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Two Math Questions for all of you geniuses...

kitkat2013kitkat2013 32 replies22 discussionsRegistered User Posts: 54 Junior Member
Blue Book Test 3 Part 8: #13
In a certain game, each token has one of three possible values: 1 point, 5 points, or 10 points. How many combinations of these token values are worth a total of 17 points?
Correct answer: Six

How do you solve this other than just listing them out and hoping you don't miss one? Or is that it?

Blue Book Test 3 Part 8: #16
A cube with volume 8 cubic centimeters is inscribed in a sphere so that each vertex of the cube touches the sphere. What is the length of teh diameter, in centimeters, of the sphere?
Correct answer: 2(sqrt3) - about 3.46

I solved this by approximating, but I'd like to know how to truly solve it.

Thank you in advance.
edited February 2012
2 replies
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Replies to: Two Math Questions for all of you geniuses...

  • 2400Man2400Man 140 replies34 discussionsRegistered User Posts: 174 Junior Member
    For the second one, since it tells you that the cube's volume is 8, then that means the height, width, and length of the cube is 2. Since it tells you that each vertex of the cube touches the sphere, then that means that the diameter of the sphere is actually the diagonal of the cube. Think of the problems with a square inscribed in a circle and the diagonal of the square being the diameter of the circle. It's just that type of problem except in 3D! Now you just solve for the diagonal of the cube by using this formula: square root of x^2+y^2+z^2. Thus the square root of 4+4+4=the square root of 12 which can be simplified into 2square root of 3. Tada!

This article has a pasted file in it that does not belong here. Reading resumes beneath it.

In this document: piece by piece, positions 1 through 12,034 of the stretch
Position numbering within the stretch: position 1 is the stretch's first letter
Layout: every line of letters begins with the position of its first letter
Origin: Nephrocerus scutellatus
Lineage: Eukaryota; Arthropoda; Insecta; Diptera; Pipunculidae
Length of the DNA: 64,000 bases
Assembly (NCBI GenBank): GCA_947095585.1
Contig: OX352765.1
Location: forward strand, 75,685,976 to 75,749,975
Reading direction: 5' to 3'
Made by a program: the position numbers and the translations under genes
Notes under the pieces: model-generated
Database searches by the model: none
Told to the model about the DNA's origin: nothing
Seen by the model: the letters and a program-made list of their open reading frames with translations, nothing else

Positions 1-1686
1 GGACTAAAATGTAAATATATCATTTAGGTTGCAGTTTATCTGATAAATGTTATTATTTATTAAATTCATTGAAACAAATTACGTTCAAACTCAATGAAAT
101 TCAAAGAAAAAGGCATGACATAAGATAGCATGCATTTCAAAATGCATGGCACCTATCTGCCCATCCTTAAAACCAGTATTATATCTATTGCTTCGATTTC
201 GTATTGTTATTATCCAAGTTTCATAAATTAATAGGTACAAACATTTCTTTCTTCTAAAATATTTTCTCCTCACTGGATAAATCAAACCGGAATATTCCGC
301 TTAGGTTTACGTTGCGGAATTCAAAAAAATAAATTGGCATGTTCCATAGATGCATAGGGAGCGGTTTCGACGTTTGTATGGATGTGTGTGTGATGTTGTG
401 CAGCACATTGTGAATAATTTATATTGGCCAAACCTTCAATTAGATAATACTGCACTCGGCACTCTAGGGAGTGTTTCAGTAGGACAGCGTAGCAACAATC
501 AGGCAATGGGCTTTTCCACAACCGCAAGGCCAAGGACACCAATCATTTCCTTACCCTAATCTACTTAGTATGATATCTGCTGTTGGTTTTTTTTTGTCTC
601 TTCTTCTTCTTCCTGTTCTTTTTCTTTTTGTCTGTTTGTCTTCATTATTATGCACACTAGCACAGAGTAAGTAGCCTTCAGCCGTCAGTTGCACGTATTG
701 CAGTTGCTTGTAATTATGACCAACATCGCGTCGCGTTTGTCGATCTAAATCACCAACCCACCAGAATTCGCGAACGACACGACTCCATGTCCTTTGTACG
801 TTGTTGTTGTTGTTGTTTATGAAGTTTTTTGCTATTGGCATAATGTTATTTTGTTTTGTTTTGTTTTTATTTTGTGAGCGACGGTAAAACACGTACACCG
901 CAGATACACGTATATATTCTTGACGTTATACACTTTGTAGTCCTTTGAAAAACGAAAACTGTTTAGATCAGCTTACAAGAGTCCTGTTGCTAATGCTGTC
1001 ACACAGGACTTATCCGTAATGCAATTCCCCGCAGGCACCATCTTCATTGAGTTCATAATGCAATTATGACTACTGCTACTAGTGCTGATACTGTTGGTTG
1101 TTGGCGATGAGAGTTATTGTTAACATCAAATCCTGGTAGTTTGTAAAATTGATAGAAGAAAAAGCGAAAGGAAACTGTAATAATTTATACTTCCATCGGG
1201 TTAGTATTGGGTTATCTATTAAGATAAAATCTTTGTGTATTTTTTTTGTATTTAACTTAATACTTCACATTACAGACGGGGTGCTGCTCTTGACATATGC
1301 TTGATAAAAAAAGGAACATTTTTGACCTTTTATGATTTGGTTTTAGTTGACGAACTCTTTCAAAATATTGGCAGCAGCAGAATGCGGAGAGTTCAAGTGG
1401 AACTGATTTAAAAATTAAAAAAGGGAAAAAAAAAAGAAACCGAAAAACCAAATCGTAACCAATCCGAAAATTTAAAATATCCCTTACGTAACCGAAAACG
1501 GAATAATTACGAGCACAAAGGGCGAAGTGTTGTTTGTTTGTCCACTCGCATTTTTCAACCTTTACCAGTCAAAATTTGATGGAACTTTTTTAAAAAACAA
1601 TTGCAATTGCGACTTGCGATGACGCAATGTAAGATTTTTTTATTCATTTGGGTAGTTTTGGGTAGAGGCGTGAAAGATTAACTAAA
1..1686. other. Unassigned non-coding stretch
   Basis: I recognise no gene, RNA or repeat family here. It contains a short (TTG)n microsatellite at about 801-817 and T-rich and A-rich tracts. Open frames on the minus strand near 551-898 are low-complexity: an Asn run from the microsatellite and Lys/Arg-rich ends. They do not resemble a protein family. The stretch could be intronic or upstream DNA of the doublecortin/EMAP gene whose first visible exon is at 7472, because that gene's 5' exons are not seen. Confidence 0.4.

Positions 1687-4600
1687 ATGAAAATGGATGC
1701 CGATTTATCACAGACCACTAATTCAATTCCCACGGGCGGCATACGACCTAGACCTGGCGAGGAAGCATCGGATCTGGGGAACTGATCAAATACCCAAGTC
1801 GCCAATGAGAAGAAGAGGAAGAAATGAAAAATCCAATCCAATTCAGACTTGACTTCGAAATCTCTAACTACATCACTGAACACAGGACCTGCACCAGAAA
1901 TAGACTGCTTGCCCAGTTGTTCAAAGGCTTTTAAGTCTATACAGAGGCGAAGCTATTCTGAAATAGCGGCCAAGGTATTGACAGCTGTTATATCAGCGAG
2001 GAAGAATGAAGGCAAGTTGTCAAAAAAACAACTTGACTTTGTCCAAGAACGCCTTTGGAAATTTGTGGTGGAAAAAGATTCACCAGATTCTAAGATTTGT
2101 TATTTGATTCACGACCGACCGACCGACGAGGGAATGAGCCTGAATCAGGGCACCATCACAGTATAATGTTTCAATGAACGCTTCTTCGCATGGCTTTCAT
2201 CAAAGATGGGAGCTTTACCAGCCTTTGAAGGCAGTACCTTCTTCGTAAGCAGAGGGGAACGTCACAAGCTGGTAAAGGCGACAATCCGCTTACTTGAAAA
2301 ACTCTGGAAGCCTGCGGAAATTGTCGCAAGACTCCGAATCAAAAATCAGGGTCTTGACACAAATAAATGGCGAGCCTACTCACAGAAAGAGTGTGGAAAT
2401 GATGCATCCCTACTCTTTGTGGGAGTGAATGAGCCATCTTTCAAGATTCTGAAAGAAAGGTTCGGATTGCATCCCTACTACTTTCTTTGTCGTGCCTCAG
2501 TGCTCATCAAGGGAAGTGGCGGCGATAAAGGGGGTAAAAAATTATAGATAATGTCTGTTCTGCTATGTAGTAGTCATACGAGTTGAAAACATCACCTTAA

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  • fogcityfogcity 3171 replies57 discussionsRegistered User Posts: 3,228 Senior Member
    For the first one there is no simple formula that will help. Enumeration however is very straightforward and if you proceed methodically you won't miss a combination. Start with combinations that must include a 10, then those that must include at least one-five and no-tens, and finally those that include only ones.

    Start by finding out how many combinations have a 10.

    10 + 5 + two-ones
    10 + seven-ones

    Then how many combinations have one or more 5s (we've already dealt with 10s above ... so none of these have a ten)

    5 + twelve-ones
    two-5s + 7-ones
    three-5s + 2-ones

    Then how many combinations have only ones


    Try a similar problem -- same rules -- except the sum is 26 and in addition to 10, 5 and 1 point pieces you also have 25 point pieces.
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